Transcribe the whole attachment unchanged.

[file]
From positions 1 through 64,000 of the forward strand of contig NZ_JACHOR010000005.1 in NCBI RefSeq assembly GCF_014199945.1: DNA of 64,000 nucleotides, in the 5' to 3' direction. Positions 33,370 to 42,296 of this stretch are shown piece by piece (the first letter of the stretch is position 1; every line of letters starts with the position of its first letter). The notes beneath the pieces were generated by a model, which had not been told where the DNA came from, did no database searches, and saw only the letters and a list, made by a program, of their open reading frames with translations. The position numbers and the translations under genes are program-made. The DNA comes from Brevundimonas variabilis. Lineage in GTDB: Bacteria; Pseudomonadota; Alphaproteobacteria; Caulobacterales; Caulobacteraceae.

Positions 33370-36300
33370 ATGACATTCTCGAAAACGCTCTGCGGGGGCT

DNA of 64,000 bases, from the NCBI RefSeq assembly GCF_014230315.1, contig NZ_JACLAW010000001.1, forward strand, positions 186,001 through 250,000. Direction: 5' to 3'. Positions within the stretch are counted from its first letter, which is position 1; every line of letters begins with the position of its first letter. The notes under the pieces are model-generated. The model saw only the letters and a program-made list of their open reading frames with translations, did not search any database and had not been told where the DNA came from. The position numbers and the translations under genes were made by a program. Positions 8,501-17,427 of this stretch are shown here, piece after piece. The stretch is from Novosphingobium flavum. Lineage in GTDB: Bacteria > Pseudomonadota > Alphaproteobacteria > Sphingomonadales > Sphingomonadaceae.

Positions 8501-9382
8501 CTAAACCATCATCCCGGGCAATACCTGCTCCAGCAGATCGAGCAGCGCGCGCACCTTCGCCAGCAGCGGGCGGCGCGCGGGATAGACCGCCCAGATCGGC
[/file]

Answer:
From positions 1 through 64,000 of the forward strand of contig NZ_JACHOR010000005.1 in NCBI RefSeq assembly GCF_014199945.1: DNA of 64,000 nucleotides, in the 5' to 3' direction. Positions 33,370 to 42,296 of this stretch are shown piece by piece (the first letter of the stretch is position 1; every line of letters starts with the position of its first letter). The notes beneath the pieces were generated by a model, which had not been told where the DNA came from, did no database searches, and saw only the letters and a list, made by a program, of their open reading frames with translations. The position numbers and the translations under genes are program-made. The DNA comes from Brevundimonas variabilis. Lineage in GTDB: Bacteria; Pseudomonadota; Alphaproteobacteria; Caulobacterales; Caulobacteraceae.

Positions 33370-36300
33370 ATGACATTCTCGAAAACGCTCTGCGGGGGCT

DNA of 64,000 bases, from the NCBI RefSeq assembly GCF_014230315.1, contig NZ_JACLAW010000001.1, forward strand, positions 186,001 through 250,000. Direction: 5' to 3'. Positions within the stretch are counted from its first letter, which is position 1; every line of letters begins with the position of its first letter. The notes under the pieces are model-generated. The model saw only the letters and a program-made list of their open reading frames with translations, did not search any database and had not been told where the DNA came from. The position numbers and the translations under genes were made by a program. Positions 8,501-17,427 of this stretch are shown here, piece after piece. The stretch is from Novosphingobium flavum. Lineage in GTDB: Bacteria > Pseudomonadota > Alphaproteobacteria > Sphingomonadales > Sphingomonadaceae.

Positions 8501-9382
8501 CTAAACCATCATCCCGGGCAATACCTGCTCCAGCAGATCGAGCAGCGCGCGCACCTTCGCCAGCAGCGGGCGGCGCGCGGGATAGACCGCCCAGATCGGC